Red state rural America is acting on climate change – without calling it #climatechange

One primary concern in rural areas: higher temperatures put strain on water and energy sources. AP Photo/Robert Ray
One primary concern in rural areas: higher temperatures put strain on water and energy sources. AP Photo/Robert Ray

Rebecca J. Romsdahl, University of North Dakota

President Donald Trump has the environmental community understandably concerned. He and members of his Cabinet have questioned the established science of climate change, and his choice to head the Environmental Protection Agency, former Oklahoma Attorney General Scott Pruitt, has sued the EPA many times and regularly sided with the fossil fuel industry.

Even if the Trump administration withdraws from all international climate negotiations and reduces the EPA to bare bones, the effects of climate change are happening and will continue to build.

In response to real threats and public demand, cities across the United States and around the world are taking action to address climate change. We might think this is happening only in large, coastal cities that are threatened by sea-level rise or hurricanes, like Amsterdam or New York.

Research shows, however, that even in the fly-over red states of the U.S. Great Plains, local leaders in small- to medium-size communities are already grappling with the issue. Although their actions are not always couched in terms of addressing climate change, their strategies can provide insights into how to make progress on climate policy under a Trump administration.

‘Deliberate framing’

My colleagues and I did a survey of over 200 local governments in 11 states of the Great Plains region to learn about steps they’re taking to mitigate the effects of climate change and to adapt to them. We found local officials in red states responsible for public health, soil conservation, parks and natural resources management, as well as county commissioners and mayors, are concerned about climate change, and many feel a responsibility to take action in the absence of national policy.

In terms of framing, using wind energy is a way to improve local air quality and save money on energy, while also reducing emissions from fossil fuels.
paytonc/flickr, CC BY-SA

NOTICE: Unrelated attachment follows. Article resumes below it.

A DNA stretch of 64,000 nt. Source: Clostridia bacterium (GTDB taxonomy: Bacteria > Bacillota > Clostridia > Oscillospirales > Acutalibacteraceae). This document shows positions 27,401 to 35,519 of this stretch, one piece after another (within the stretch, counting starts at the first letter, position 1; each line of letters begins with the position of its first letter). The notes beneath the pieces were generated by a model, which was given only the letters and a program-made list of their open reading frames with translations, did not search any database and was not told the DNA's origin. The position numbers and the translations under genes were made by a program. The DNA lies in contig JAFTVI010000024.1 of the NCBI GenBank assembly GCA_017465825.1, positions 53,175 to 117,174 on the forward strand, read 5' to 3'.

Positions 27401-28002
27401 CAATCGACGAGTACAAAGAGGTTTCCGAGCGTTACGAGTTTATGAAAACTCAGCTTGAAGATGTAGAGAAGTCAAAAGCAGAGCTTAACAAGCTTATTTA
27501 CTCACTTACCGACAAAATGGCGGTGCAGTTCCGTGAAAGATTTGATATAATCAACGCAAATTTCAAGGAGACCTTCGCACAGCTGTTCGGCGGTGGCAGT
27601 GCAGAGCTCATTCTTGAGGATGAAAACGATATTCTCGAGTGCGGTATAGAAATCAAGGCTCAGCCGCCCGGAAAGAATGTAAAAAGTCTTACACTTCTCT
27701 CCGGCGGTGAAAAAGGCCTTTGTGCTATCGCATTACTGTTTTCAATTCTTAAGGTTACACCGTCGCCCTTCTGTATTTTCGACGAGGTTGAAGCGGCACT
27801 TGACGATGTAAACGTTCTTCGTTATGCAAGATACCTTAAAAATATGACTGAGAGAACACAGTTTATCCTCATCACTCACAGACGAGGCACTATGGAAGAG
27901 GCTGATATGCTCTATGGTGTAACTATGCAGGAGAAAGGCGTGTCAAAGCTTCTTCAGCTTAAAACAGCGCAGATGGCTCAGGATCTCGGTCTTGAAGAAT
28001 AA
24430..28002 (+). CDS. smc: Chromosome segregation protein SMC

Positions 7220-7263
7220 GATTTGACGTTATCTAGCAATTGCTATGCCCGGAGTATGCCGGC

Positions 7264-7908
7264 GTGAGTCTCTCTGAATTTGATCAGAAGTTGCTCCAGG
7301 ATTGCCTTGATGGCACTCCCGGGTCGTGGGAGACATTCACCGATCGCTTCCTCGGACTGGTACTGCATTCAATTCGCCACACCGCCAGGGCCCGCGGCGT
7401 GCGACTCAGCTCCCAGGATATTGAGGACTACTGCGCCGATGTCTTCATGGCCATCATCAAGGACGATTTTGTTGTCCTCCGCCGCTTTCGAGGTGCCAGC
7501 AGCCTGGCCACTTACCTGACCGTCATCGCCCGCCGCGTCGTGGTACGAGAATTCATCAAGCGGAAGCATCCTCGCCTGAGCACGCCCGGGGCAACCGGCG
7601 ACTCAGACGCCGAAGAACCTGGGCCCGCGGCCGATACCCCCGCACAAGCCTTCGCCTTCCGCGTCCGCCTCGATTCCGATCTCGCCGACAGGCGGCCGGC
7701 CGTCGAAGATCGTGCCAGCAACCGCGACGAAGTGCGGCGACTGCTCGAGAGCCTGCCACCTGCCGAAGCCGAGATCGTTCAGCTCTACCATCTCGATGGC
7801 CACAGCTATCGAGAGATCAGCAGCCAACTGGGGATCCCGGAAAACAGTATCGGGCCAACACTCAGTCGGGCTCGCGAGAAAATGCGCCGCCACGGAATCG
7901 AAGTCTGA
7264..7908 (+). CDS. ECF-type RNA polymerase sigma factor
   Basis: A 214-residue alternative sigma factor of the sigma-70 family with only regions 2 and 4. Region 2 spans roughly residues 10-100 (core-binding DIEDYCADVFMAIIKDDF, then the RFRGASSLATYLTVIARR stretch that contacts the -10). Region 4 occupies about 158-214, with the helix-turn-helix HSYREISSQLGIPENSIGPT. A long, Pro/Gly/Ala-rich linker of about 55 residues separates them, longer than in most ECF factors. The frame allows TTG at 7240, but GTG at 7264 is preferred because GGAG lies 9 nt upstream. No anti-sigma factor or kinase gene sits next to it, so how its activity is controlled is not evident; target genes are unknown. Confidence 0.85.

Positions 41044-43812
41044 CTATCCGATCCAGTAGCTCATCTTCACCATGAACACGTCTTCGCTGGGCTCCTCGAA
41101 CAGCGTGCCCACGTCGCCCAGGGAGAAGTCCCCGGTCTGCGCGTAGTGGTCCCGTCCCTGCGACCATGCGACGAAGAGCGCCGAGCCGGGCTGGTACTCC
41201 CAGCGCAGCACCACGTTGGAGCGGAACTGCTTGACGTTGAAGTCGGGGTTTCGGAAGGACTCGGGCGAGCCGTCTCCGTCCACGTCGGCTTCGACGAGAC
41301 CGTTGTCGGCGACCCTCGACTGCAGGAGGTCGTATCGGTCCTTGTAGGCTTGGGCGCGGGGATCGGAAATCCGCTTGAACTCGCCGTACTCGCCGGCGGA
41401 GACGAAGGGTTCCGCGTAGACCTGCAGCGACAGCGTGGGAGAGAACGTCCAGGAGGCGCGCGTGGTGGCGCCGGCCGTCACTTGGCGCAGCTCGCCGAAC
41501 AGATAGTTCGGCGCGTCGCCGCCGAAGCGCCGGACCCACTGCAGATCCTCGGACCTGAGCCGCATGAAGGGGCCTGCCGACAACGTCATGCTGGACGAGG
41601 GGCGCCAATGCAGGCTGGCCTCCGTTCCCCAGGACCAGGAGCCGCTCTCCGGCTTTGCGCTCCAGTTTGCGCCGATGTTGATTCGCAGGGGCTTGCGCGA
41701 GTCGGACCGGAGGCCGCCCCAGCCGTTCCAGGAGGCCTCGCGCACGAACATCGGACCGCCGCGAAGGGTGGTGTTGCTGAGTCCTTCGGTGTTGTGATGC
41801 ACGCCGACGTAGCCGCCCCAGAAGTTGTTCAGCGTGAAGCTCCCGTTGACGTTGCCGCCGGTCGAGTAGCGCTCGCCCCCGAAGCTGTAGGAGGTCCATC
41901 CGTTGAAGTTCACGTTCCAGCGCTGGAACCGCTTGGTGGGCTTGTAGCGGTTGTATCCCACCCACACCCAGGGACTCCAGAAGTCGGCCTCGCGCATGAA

But because it is such a complex and polarizing topic, they often face public uncertainty or outrage toward the issue. So while these local officials have been addressing climate change in their communities over the past decade, many of these policy activities are specifically not framed that way. As one respondent to our survey said:

“It is my personal and professional opinion that the conservation community is on track with addressing the issue of climate change but is way off track in assigning a cause. The public understands the value of clean water and clean air. If the need to improve our water quality and air quality was emphasized, most would agree. Who is going to say dirty water and dirty air is not a problem? By making the argument ‘climate change and humans are the cause’ significant energy is wasted trying to prove this. It is also something the public has a hard time sinking their teeth into.”

In order to address the vulnerabilities facing their communities, many local officials are reframing climate change to fit within existing priorities and budget items. In a survey of mayors, we asked: “In your city’s policy and planning activities (for energy, conservation, natural resources management, land use, or emergency planning, etc.) how is climate change framed?” The following quotes give a sense of their strategies.

“In terms of economic benefit & resource protection. This framing was deliberate to garner support from residents who did not agree with climate change.”

“We frame the initiative as: energy savings (=$ savings), as smart growth/good planning, and as common sense natural resource management. Climate change is only explicitly referenced in our Climate Protection Plan adopted in 2009. Most initiatives fall under the “sustainability” umbrella term.“

“We mask it with sustainability, we call it P3 (People, Planet, Prosperity)”

“The initial interest in climate change came about as a result of concern about the potential for poor air quality affecting economic development in the City. Air quality and climate change were framed as being extremely related issues.”

“Climate change is framed as one of several benefits of conservation measures. Other benefits of conservation, recycling, walking, etc. include it’s ‘good for the earth’ (regardless of climate change), healthful, economical, etc.”

The results show that energy, economic benefits, common sense and sustainability are frames that are providing opportunities for local leaders to address climate change without getting stuck in the political quagmire. This strategy is being used across the Great Plains states, which include some of the most climate-skeptical areas of the country.

Local needs and values